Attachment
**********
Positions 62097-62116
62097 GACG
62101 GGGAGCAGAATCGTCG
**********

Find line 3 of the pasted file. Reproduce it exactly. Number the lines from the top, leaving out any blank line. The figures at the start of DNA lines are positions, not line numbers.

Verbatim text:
62101 GGGAGCAGAATCGTCG